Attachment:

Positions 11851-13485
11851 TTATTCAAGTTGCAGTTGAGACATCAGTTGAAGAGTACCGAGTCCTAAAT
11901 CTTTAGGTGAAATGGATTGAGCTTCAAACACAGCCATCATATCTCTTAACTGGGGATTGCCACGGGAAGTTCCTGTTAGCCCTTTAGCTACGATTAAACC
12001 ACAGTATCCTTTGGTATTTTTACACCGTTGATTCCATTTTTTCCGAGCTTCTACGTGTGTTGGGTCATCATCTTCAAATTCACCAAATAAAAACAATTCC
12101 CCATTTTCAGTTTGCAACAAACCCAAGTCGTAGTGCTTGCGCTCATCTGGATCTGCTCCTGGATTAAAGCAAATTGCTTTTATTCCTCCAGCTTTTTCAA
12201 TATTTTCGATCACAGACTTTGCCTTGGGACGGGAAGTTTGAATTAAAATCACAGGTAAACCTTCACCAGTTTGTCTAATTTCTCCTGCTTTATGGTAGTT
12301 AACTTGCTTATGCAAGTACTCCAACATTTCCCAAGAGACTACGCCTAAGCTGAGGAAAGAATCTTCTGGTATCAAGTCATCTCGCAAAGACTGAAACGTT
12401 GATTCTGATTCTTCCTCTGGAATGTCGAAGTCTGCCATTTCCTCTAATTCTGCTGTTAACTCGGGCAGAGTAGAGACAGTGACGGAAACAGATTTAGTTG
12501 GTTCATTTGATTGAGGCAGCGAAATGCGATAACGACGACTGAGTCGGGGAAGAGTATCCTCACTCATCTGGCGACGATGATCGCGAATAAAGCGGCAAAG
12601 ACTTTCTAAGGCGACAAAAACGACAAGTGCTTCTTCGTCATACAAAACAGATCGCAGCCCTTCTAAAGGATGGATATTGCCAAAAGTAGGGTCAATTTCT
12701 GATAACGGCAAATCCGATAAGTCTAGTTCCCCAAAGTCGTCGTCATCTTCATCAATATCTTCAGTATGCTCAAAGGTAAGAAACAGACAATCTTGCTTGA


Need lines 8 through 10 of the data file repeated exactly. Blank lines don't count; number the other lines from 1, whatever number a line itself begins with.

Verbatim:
12401 GATTCTGATTCTTCCTCTGGAATGTCGAAGTCTGCCATTTCCTCTAATTCTGCTGTTAACTCGGGCAGAGTAGAGACAGTGACGGAAACAGATTTAGTTG
12501 GTTCATTTGATTGAGGCAGCGAAATGCGATAACGACGACTGAGTCGGGGAAGAGTATCCTCACTCATCTGGCGACGATGATCGCGAATAAAGCGGCAAAG
12601 ACTTTCTAAGGCGACAAAAACGACAAGTGCTTCTTCGTCATACAAAACAGATCGCAGCCCTTCTAAAGGATGGATATTGCCAAAAGTAGGGTCAATTTCT